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Four promises about the euro in the Fact Check report

“Mission accomplished,” says Martin Wagner, professor of economics in Klagenfurt who is also chief economic adviser to the Slovenian Central Bank. The Euro is a success story. “Because we managed to get through all the crises in a very heterogeneous environment,” says Wagner. Especially since the European Central Bank was politically established and the currency area has not been perfect.

With the establishment of the central bank in 1998, the struggle between “hawks” and “doves” broke out – which continues today. While the German Federal Bank has taken D-Mark stabilization as a measure, other countries accustomed to devaluation fear hard currency policy. Dutchman Wim Duisenberg wrote the first chapter in the history of the European Central Bank as president. With the euro as the currency of citizens, Duisenberg promised, “they should be able to rely on it while retaining its value.”

But did he? Fact check.

1 Has the euro retained its value? When the euro was introduced, the European Central Bank was convinced that more competition would lower prices. But word of the creation of “Teuro” quickly dominated the discussion. Wrong: In fact, from 2000 to 2021, inflation ranged from just over zero to three percent. Inflation has been rising since the beginning of 2022 – the 2 percent inflation target has not been reached since then. By the way, the ECB can do nothing for inflation, says Wagner. This is imported, due to external shocks.

2 Is the euro a hard currency? First and foremost: the solidity of the euro is not a goal of the ECB. A stronger euro makes imports and holidays in other euro countries cheaper and makes exports more expensive. The first warning came early: in the euro’s first summer, the Austrians earned 10% less money abroad than in the previous year’s shilling.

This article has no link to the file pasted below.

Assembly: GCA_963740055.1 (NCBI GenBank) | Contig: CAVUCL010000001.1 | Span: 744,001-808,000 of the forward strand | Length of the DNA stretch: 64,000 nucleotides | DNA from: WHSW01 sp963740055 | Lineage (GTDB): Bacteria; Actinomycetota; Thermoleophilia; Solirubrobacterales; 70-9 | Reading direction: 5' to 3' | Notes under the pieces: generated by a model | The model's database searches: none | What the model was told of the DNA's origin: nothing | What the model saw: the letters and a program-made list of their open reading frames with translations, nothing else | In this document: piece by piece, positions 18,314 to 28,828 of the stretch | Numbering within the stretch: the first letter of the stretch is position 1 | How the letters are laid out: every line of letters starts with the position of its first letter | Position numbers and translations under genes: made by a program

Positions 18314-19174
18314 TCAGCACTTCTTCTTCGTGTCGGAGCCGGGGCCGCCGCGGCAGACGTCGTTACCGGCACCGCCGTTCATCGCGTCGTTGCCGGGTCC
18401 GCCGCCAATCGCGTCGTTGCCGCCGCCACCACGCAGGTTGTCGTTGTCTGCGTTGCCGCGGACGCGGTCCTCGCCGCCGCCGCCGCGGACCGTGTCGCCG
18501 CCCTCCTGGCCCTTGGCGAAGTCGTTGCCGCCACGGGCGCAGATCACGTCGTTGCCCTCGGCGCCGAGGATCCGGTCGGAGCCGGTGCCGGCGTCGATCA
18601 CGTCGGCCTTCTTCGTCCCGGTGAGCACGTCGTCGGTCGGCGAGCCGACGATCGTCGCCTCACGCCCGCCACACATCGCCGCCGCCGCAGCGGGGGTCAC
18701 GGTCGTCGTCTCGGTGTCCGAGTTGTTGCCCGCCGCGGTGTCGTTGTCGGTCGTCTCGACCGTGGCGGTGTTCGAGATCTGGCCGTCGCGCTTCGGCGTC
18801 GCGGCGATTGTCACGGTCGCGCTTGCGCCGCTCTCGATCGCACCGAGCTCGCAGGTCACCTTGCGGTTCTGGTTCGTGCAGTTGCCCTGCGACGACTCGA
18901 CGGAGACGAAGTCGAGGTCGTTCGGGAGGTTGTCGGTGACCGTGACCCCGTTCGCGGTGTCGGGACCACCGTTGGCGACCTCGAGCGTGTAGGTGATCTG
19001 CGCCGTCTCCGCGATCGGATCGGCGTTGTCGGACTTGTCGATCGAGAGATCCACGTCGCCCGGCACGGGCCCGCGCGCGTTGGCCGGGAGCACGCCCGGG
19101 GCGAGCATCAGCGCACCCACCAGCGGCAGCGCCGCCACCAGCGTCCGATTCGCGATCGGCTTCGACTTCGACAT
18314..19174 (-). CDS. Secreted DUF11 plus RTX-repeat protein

When measured against the dollar, the euro is quite stable, but fluctuates – between $0.89 per euro in 2002 and $1.57 per euro in 2008. The euro has lost a lot of value against the Swiss franc – from 1.48 francs in 2002 to 0,97 yesterday .

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3 Could the euro become the global reserve currency? No, the euro is now number 2 behind the dollar. The share of the US dollar in world currency reserves is 60 percent, and the share of the euro is about 20 percent, ahead of the yen and the pound. However, the US dollar still dominates global trade.

4 Is the euro attractive? Eleven countries participated in the beginning of monetary union; With the accession of Croatia there are now 20. However, all EU member states are essentially obligated to introduce the euro once they meet the convergence criteria.